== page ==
Gallbladder hydrops and acalculous cholecystitis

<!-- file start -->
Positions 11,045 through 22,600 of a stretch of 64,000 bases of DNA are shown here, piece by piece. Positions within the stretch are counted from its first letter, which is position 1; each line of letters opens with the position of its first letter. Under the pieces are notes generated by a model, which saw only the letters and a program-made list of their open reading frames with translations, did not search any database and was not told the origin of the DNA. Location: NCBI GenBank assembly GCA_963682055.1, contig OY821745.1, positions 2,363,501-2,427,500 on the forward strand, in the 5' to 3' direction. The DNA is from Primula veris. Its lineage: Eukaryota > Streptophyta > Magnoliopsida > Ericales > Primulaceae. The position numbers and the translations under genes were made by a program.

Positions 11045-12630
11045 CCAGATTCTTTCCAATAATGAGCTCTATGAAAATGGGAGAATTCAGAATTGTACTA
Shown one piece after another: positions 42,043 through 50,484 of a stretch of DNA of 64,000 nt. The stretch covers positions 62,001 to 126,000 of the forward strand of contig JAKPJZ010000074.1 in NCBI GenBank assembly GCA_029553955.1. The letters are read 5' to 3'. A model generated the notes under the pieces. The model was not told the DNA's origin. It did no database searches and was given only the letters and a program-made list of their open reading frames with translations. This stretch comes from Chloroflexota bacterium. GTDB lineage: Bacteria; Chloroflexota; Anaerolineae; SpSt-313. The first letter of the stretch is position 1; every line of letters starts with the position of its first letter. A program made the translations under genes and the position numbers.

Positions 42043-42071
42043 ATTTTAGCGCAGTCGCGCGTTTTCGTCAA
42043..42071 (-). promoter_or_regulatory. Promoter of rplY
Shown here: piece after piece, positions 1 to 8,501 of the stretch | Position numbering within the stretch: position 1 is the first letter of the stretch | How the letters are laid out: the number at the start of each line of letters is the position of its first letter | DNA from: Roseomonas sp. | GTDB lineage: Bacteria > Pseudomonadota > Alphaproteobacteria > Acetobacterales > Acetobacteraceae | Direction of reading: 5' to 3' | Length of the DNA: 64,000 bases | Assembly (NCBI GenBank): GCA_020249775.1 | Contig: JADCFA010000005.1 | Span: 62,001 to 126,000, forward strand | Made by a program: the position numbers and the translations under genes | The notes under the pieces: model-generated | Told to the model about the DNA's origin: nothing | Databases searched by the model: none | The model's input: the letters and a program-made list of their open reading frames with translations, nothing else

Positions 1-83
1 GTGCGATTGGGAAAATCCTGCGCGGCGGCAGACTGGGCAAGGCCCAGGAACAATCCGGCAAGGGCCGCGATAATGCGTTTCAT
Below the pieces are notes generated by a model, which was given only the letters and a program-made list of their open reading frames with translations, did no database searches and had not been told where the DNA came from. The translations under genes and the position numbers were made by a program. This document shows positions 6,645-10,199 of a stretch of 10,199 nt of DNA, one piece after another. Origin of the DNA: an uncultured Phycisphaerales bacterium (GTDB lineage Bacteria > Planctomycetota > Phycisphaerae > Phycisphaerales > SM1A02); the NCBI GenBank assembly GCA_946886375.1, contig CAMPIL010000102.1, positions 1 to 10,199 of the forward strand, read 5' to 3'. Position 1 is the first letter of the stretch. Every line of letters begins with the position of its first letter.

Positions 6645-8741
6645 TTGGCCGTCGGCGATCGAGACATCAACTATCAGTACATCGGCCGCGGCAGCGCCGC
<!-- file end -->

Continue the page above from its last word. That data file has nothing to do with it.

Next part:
Gallbladder hydrops and acalculous cholecystitis are probably manifestations of the same disease entity but represent different points on a spectrum of symptoms and clinical signs. Acute distension of the gallbladder with wall oedema (hydrops) in the absence of any other biliary tract disease or an inflammatory component is rare but has been reported in association with sepsis and hypovol-aemic states including Kawasaki disease, severe diarrhoea with dehydration, hepatitis, scarlet fever and mesenteric adenitis. In this condition it is thought that bile stasis leads to functional obstruction of the cystic duct. The diagnosis is suspected in patients with a palpable, non-tender or mildly tender right upper quadrant mass that is subsequently confirmed to be the gallbladder with ultrasound. Secondary infection of a distended, hydropic gallbladder resulting from invasion of the gallbladder wall by organisms in the bile produces the clinical symptoms and signs of acalculous cholecystitis. In Western countries, acalculous cholecystitis may develop after shock, systemic sepsis, trauma, cardiac surgery, burns, Salmonella infection or in patients on parenteral nutrition. Many of these are patients receiving intensive care and initially the diagnosis may be occult. Clinical features include abdominal pain, vomiting, fever and localised right upper quadrant tenderness over the gallbladder which may be palpable. Patients typically have a raised white cell count and inflammatory markers. Ultrasound shows a markedly distended, thick-walled gallbladder, often containing echogenic debris. Patients are managed with intravenous fluid and antibiotics and bowel rest. Cholecystectomy or cholecystotomy are indicated in patients who fail to respond to conservative management and continue to deteriorate clinically.31,70

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